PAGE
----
No one living in Moser River, N.S., ever remembers seeing tough, stocky Donald Findlay show a trace of fear. Yet the popular con-
struction contractor told friends and family that he was worried as he waited to begin a weekend at the Halifax Correctional Centre
on Oct. 1, part of his sentence for dangerous driving. Findlay, 37, did not relish being locked up— particularly in the same prison with career criminals with whom he had had repeated confrontations. His concerns turned out to be justified: about two hours after entering the prison, the father of three was found beaten and near death; he died an hour later in hospital. And last week, the RCMP charged a 20-year-old local man with first-degree murder—the first death to re-
sult from an ongoing reign
of terror, residents say. “It was inevitable,” declares Jack Stewart, 44, the village milkman and a friend of Findlay’s. “Sooner or later someone was going to get killed.”
Set amidst the wooded headlands and deep bays of Nova Scotia’s eastern shore, Moser Fdver hardly looks like a community under siege. But last week, the tension was nearly palpable in the tiny hamlet 150 km east of Halifax. Since Findlay’s death, angiy townspeople at emotion-packed public meetings have repeatedly told politicians and
RCMP officers about living in constant fear of being robbed, vandalized and assaulted. And the RCMP acknowledges that the area has experienced an increase in crime in recent years. A single thread runs through residents’ anguished tales: how a small group of young hoodlums rules their once-sleepy
community of about 300 by intimidation. One elderly woman, whose car was vandalized and who insisted on anonymity, declares: “It is like a nightmare—except you never wake up.”
The nightmare is a recurring one. Now in their 20s, most of the dozen-orso men believed to be behind the bulk of the crimes grew up in the economically depressed region, says Sgt. Ian Drummond, head of the RCMP’s Sheet Harbour detachment. As they have grown older, he adds,
they have graduated from mere troublemakers to “a loosely knit group of career criminals.” And in Moser River—which is without a full-time RCMP officer and is populated by many senior citizens—they have easy pickings. Homes, businesses, offices—even the local Baptist Church—are frequently burglarized and vandalized, the Mounties say. Automobile windshields and roofs have been smashed and tires and gasoline stolen. Townspeople have complained about being harassed in the streets by drunks. Some parents refuse to send their children to the store without an adult escort.
On and on it goes. Last year, a woman awoke one night to find thieves stealing her VCR before she chased them off at gunpoint. Meanwhile, the windows of the local credit union were shot out and a parked car was firebombed. Jim Alley, the minister at the Moser River Baptist Church, had an even closer call last fall when a young man pulled a knife on him on the highway near his church. With sizable understatement, Alley says: “At times this town seems lawless.”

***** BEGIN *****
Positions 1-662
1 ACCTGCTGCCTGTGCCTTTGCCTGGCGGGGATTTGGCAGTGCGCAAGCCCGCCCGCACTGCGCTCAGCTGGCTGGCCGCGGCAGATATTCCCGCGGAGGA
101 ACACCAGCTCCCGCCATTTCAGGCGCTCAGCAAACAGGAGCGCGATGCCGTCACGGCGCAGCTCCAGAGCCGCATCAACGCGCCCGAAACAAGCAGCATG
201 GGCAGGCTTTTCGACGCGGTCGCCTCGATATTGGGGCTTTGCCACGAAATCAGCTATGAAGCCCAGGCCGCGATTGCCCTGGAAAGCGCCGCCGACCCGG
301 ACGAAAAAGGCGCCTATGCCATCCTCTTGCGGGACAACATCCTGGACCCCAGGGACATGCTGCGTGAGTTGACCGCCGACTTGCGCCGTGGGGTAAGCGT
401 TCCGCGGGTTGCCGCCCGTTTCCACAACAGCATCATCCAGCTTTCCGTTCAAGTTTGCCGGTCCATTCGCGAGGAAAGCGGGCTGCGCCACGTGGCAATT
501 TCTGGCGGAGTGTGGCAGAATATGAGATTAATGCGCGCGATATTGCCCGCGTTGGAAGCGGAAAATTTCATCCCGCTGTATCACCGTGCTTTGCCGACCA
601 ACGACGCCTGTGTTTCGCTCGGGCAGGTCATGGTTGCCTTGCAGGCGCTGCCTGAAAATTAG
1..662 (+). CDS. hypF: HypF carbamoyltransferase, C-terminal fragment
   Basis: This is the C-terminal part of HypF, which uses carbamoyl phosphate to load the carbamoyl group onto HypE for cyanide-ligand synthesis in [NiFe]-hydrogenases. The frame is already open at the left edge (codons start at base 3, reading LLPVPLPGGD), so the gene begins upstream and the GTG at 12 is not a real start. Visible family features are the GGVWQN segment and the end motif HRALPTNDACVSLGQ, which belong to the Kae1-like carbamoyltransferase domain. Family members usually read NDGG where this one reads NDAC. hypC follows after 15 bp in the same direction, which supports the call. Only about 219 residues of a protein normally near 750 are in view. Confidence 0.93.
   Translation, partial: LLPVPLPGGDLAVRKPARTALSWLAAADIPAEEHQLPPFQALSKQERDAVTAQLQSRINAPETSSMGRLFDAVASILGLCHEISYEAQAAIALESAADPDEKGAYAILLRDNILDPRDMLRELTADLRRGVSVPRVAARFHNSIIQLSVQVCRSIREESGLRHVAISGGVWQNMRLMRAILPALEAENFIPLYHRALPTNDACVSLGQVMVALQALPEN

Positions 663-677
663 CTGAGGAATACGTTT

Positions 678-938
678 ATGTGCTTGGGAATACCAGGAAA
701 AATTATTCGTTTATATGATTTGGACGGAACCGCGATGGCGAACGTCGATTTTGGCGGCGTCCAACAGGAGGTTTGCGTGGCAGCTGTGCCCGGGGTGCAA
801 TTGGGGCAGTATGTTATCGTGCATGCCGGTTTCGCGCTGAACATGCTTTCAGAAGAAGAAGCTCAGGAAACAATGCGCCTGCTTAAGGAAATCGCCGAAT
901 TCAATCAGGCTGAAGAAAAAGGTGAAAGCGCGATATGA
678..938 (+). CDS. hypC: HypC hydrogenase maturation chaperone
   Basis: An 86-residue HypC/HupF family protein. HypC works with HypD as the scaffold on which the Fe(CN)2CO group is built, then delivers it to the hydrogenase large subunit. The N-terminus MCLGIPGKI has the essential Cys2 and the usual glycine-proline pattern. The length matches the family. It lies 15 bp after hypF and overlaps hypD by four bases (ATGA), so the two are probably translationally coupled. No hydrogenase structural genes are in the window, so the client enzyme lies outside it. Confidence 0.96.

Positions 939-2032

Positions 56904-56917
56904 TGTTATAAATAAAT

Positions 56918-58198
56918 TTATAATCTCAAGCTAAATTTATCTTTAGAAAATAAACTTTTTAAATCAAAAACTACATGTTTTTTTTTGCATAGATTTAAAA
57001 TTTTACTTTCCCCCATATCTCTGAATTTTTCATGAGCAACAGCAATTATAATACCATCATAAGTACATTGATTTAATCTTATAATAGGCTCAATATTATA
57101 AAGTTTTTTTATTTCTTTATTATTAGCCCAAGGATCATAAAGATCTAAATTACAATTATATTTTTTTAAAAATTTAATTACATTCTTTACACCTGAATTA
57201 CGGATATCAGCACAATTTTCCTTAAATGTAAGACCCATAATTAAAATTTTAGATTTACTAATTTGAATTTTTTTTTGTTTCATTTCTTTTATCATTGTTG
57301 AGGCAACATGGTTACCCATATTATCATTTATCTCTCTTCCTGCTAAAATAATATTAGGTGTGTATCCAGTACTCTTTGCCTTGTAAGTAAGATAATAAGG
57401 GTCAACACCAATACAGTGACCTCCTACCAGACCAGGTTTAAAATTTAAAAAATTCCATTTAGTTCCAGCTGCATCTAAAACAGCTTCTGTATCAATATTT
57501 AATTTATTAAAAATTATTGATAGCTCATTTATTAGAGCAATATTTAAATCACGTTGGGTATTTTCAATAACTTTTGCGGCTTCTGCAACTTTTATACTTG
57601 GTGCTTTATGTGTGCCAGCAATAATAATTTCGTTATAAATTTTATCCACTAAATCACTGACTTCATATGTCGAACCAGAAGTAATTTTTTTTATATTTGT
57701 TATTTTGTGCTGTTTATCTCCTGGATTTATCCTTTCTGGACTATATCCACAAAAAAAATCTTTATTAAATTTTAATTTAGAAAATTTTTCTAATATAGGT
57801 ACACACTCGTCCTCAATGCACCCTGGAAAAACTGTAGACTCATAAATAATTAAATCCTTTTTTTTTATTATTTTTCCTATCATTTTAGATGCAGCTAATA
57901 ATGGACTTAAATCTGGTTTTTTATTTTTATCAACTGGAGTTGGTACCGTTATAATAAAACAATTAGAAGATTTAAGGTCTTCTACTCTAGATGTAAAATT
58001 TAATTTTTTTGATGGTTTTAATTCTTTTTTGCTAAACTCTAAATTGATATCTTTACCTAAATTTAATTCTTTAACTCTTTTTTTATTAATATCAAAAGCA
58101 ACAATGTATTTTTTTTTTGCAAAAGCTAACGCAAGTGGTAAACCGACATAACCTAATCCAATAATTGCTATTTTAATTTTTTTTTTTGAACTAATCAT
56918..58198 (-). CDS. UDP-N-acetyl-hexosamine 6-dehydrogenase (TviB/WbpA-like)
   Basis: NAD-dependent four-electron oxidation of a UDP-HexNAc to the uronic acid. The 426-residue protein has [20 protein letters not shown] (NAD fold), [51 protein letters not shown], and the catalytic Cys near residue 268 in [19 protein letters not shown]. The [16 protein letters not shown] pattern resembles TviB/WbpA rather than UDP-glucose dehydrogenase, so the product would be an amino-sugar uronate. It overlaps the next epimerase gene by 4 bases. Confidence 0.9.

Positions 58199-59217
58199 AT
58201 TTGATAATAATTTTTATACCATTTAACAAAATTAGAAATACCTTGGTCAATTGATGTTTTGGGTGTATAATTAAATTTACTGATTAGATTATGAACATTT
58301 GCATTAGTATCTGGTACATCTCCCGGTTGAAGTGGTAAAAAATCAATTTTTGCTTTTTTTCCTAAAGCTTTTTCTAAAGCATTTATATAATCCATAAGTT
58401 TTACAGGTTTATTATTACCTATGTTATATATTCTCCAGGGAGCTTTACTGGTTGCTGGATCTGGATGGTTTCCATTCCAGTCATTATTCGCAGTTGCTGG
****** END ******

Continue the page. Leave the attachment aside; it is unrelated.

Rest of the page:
The citizens of Moser River complain of too little police protection—and a justice system that is too lenient on criminals. In truth, though, many Moser River residents are simply too intimidated to report many crimes. And anyone who stands up to the hoodlums risks trouble, townspeople say. Last year, Anthony Turner, a 40-year-old contractor, went to the aid of his brother-in-law, who had been surrounded by four men wielding hockey sticks. In the scuffle that followed, Turner was hit in the mouth and on the back of the head, requiring 28 stitches. Three men were jailed and one received probation in connection with the incident. Declares Dean Naugler, 50, a local schoolbus driver who was involved in a confrontation with the same group, “They want to take over the whole county.”
Donald Findlay tested their resolve a number of times. “He wasn’t scared to take them on,” recalls his father, Neil. One night about two years ago, a passing car sprayed Donald Findlay’s house with bullets, his father says. No one was ever charged in the incident. Some time later, Donald’s truck collided with the group’s car—and Findlay found himself in court. Convicted of dangerous driving, he lost his licence and was sentenced to 14 days in jail—to be served on weekends—starting on Oct. 1,1993.
The Halifax Correctional Centre conducted an internal review into Findlay’s murder and concluded that its staff followed correct procedures. But Neil Findlay says the institution should have protected his son. The man charged in the crime was Wade Fleet, a 20year-old prisoner already serving 18 months for several offences. Ultimately, the question of the prison’s culpability may be decided by an independent investigator empowered by the Nova Scotia government to review the jail’s procedures. Meanwhile, Findlay’s family has retained a lawyer to seek compensation from the provincial government for his death.
Already, the tragedy has changed his home town. The RCMP is considering putting a full-time officer in the village. And, perhaps most importantly, Findlay’s death has left the townspeople united in their determination to finally take back control of their community. Says Naugler: “Maybe this will be a turning point.”
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